Vindication Finally Comes for 9/11, Afghanistan Victims, But Islamic Extremism Remains Potent Force
In the first known U.S. counter-terrorism operation in Afghanistan since the Biden administration’s ignoble (read: embarrassing, shameful, dishonorable, inept, and disastrous) withdrawal a year ago, al Qaeda boss Ayman al-Zawahiri was killed when a pair of variant Hellfire missiles crushed and minced him as he read alone on his Kabul balcony.
Al-Zawahiri was a bad dude who deserved to die. While the September 11 attacks that hit the World Trade Center and Pentagon made Osama bin Laden enemy number one, he could never have carried out the attacks without al-Zawahiri. As the al Qaeda deputy, al-Zawahiri brought the tactical nous and organizational skills required to discipline a band of angry militants into a lethal network of terror cells spread across the globe.
Of the al Qaeda leaders who had a hand in planning 9/11 attacks, al-Zawahiri was the last thug standing. Christians, as ought all men and women of good will, should celebrate that justice has finally been done.
We ought also to celebrate the manner in which justice was served. Providence friend William Imboden—who is executive director of the Clements Center National Security at UT Austin—posted an excellent laudatory op-ed at World on the CIA surveillance and analysis operation that hunted and killed al-Zawahiri. It was a peach. Not only was the operation a masterclass in tradecraft, but it demonstrated the moral probity of America’s commitment to just and discriminate warfare, represented, in this case, by the Reaper remote piloted aircraft program and U.S. weapons innovations that give us the kinds of weapons we require to not only fight the right fights rightly but to fight them effectively as well.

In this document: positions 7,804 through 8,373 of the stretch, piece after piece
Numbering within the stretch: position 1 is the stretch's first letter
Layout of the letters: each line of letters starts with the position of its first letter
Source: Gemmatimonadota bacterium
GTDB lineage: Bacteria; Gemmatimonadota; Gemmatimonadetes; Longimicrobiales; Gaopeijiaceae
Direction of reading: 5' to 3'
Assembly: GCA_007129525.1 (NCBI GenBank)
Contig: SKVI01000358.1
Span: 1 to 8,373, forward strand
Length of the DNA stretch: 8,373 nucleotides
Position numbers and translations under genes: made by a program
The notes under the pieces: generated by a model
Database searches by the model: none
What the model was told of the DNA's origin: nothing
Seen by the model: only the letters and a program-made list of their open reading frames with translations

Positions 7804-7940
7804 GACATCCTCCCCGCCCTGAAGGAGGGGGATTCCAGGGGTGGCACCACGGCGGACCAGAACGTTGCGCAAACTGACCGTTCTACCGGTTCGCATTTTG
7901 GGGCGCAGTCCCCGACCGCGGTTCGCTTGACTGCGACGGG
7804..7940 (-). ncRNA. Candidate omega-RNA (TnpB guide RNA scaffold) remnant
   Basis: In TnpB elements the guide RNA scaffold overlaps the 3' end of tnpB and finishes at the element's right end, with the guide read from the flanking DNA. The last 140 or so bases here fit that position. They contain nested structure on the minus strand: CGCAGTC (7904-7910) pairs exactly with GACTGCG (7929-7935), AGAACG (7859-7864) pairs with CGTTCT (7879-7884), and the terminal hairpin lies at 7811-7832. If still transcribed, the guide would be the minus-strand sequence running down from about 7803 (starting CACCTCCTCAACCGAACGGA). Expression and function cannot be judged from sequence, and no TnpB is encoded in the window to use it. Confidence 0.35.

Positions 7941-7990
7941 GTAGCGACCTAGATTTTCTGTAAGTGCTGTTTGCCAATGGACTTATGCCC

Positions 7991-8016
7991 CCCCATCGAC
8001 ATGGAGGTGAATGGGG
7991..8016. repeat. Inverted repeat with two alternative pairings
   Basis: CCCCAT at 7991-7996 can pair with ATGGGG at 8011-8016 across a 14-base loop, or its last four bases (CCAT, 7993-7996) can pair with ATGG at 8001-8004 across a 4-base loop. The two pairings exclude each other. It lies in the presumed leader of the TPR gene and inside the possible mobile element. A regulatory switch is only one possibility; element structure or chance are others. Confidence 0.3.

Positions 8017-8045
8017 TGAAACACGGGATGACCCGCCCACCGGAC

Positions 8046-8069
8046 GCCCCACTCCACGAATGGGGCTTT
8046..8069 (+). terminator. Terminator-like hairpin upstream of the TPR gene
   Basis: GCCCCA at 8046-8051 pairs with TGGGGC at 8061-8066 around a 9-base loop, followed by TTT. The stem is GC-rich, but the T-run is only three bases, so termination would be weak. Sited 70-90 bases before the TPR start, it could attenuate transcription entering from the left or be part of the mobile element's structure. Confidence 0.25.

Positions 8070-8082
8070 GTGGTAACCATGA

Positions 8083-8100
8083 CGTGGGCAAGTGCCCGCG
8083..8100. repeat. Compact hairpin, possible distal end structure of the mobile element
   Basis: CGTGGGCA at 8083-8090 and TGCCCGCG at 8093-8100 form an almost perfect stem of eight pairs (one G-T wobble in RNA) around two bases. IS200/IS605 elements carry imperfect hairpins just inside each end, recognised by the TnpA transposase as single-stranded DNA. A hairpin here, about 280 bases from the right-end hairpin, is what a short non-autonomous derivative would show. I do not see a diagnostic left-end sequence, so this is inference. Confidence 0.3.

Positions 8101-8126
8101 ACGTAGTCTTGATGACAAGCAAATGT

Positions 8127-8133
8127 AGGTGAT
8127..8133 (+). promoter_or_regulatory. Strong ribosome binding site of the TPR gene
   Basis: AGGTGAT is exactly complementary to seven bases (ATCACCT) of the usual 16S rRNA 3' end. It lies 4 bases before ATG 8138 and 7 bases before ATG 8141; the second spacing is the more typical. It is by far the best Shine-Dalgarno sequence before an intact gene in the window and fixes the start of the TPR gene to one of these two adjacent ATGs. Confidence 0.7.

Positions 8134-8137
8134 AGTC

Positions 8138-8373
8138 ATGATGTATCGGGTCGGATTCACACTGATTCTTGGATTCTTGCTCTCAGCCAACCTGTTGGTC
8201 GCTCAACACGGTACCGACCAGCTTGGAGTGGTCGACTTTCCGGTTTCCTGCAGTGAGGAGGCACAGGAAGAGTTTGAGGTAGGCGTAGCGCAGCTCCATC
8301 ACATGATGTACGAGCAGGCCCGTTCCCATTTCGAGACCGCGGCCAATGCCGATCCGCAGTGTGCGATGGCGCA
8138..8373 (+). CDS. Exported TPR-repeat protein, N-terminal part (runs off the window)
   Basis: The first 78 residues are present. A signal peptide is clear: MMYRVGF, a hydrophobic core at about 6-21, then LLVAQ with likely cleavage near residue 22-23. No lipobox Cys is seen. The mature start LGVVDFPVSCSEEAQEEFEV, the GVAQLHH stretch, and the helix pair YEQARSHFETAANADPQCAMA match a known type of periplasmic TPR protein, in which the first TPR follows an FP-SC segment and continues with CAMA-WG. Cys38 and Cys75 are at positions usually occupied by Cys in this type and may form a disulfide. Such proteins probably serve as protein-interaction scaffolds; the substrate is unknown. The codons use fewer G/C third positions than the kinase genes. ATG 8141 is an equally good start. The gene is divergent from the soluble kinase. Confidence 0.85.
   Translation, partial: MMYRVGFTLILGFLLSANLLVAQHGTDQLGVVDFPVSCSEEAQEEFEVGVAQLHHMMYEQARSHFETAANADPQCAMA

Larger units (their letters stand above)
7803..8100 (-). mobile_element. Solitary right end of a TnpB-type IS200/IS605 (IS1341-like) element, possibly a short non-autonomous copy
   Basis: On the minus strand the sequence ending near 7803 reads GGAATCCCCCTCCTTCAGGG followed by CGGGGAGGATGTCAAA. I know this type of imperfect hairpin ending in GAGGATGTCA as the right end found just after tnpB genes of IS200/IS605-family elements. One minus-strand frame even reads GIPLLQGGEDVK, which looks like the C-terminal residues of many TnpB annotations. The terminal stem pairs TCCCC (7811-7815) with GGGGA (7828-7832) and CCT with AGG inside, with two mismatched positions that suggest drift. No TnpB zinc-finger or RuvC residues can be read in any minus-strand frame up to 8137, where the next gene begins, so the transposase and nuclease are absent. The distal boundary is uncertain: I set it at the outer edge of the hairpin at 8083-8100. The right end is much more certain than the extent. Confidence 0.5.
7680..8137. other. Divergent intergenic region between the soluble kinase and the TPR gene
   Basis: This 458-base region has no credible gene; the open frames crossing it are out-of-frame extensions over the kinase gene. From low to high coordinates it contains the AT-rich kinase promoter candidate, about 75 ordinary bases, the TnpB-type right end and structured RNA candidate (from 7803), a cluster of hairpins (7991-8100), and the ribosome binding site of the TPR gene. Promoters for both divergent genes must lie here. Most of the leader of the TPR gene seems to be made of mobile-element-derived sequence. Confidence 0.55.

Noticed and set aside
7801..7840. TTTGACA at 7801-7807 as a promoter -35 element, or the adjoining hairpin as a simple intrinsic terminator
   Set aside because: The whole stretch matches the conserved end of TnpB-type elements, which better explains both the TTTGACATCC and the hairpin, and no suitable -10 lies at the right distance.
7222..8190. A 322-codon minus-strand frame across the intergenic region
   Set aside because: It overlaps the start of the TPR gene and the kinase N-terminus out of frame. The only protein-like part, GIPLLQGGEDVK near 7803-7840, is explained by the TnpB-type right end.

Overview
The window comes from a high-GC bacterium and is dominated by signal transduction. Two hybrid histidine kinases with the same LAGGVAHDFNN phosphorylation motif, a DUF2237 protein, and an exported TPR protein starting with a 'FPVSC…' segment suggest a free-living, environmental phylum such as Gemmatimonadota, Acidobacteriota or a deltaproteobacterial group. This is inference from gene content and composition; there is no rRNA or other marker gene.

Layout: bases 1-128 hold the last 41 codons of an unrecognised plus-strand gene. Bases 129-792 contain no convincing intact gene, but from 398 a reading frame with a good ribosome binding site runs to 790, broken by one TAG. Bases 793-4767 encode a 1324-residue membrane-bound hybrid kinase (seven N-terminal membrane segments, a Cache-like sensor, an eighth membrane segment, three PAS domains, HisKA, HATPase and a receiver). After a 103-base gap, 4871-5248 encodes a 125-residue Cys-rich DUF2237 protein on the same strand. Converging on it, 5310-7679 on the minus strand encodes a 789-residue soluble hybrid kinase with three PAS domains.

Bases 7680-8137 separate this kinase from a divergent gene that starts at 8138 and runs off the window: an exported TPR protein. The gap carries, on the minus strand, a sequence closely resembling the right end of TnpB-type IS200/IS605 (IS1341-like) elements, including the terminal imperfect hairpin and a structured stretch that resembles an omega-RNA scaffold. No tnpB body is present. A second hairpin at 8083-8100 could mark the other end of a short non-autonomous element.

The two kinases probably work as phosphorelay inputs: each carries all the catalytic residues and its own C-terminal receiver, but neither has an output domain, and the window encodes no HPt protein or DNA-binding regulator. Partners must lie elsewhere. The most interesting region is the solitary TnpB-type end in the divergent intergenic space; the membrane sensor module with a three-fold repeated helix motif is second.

Anyone paying attention to Providence over the years is familiar with our defense of remote piloted aircraft represented by the Predator and Reaper platforms. Not everyone has been as sanguine as I have. To be fair, the RPA program arguably had doomed public relations from the start. They aren’t technically drones—unpiloted aircraft that fly autonomously. The human pilot has only been displaced, not removed altogether. But this seeming lack of humanity is amplified in the design: there’s no cockpit, no glass canopy, you never see the person. It’s a faceless machine that, frankly, looks like it’s flying upside down. Its waspish appearance (the insect, not pale Protestants) too easily conjures up images of Terminator-style robots. As an RPA piloted one suggested aloud: if only they had painted eyes on the thing, we might have avoided many such creepy misgivings.
But appearances aside, the Reaper is tailor-made for the kind of long-term surveillance necessitated by the tracking of al-Zawahiri. Allegedly able to stay aloft under certain conditions for up to almost two days, the Reaper allows for the careful, painstaking collection of data required to establish the identity of targets, build an understanding of the target’s pattern of life, exploit that pattern for strike opportunities, and then make the kill at a time when collateral damage can be contained to a minimum. Add to this capacity the kinds of low-yield—and, indeed, non-explosive—munitions used to kill al-Zawahiri and the Reaper combines mission effectiveness and non-combatant immunity that is unachievable in many, if not most, battlefield scenarios. Joe Chapa, a U.S. Air Force officer who once flew the Predator, has written an outstanding reflection on the morality of the RPA program. Is Remote Warfare Moral? ought to be required reading.
Justice and the commendable operational triumph aside, the killing of al-Zawahiri will likely lead to more than a little reflection on the nature of the war on terror and to the re-litigation of the U.S. withdrawal from Afghanistan, especially as the anniversary of that Charlie Foxtrot is hard upon us.